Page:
Skin Cleansers

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What are Skin Cleansers?

Medical skin cleansers are formulas in rinse and no-rinse forms that assist with cleaning the epidermis. The formula is soothing to prevent irritation yet strong and targeted enough to remove fecal matter, urine, debris, exudate and contaminants. Beyond cleaning the skin, these products are part of the process for reducing skin breakdown, which may exacerbate a wound or prevent damaged skin from healing.

Skin cleansers, in turn, may be used over a single area – for instance, the perineal region – or can be applied over the full body. Shop all cleansing foams.

How Skin Cleansers Work

Personal hygiene is crucial for all individuals. However, certain conditions or limitations pose challenges when an individual attempts to shower or take a bath.

Generally, skin cleansers begin with an antibacterial active ingredient and contain soothing agents, such as aloe. Formulas may be designed as a single-step solution for cleansing and moisturizing the area to avoid further skin breakdown. Other products, especially for patients with pressure ulcers, should be followed with additional agents for keeping the skin moist and protecting it against additional damage.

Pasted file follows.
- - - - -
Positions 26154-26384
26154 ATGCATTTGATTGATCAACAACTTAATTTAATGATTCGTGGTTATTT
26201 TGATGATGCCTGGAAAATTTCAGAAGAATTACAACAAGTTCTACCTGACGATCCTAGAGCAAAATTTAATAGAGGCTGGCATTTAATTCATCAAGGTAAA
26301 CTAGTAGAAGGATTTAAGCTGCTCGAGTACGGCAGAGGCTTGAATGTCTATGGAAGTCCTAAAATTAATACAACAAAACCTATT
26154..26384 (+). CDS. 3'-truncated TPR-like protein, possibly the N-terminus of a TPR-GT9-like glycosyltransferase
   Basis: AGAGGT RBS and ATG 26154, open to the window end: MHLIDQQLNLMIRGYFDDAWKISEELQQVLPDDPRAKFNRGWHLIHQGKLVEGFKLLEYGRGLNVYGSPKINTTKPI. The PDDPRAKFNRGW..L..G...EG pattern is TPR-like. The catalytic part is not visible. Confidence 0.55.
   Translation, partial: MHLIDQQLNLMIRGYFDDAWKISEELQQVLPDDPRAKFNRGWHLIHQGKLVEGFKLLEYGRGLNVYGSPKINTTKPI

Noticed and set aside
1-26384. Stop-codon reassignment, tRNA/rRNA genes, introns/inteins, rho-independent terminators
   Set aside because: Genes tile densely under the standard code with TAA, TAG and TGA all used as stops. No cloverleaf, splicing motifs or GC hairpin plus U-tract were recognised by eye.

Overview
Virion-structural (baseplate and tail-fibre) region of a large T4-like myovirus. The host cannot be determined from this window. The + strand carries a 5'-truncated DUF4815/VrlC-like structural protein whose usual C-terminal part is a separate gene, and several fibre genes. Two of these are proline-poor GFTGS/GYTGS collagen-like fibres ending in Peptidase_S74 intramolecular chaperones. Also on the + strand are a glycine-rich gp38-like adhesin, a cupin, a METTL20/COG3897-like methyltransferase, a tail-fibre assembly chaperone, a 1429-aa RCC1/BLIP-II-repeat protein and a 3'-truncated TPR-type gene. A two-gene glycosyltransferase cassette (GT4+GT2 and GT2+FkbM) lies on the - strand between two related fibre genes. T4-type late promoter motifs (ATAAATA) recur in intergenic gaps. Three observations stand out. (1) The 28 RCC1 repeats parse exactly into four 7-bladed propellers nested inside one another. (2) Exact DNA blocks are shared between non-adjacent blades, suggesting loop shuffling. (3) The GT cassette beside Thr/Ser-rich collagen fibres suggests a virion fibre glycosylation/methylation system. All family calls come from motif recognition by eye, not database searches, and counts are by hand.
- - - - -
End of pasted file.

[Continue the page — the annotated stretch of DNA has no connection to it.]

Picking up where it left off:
Rinse formulas are utilized like standard soap or body wash. A no-rinse cleanser, however, is designed to be applied to the skin and wiped away without water.

Cleansing Wipes

Cleansing wipes are designed on the same principle – to clean, soothe and protect the skin without washing. Another no-rinse option for bathing, washing hands, cleaning incontinence or ostomy fluid or shampooing, cleansing wipes are:

  • Pre-moistened and usually pH balanced
  • Formulated with aloe or Vitamin B5 to condition the skin
  • Won’t leave a sticky, drying or irritating residue; and
  • Are disposable.

Shop all cleansing wipes.

Hand Washing

Whether you’re using a skin cleanser or wipe to clean yourself, you care for patients in a hospital or homecare setting, or you’re a caretaker for another adult, hand washing is an integral part of personal hygiene. As such, you should wash with soap and water and disinfect before using a cleansing foam or wipe and after cleansing, moisturizing and protecting your own or your patient’s skin.

Ignoring or forgetting personal hygiene contributes to cross-contamination and the spread of germs in a home or hospital setting. For stopping this process, find a range of soaps and hand sanitizers.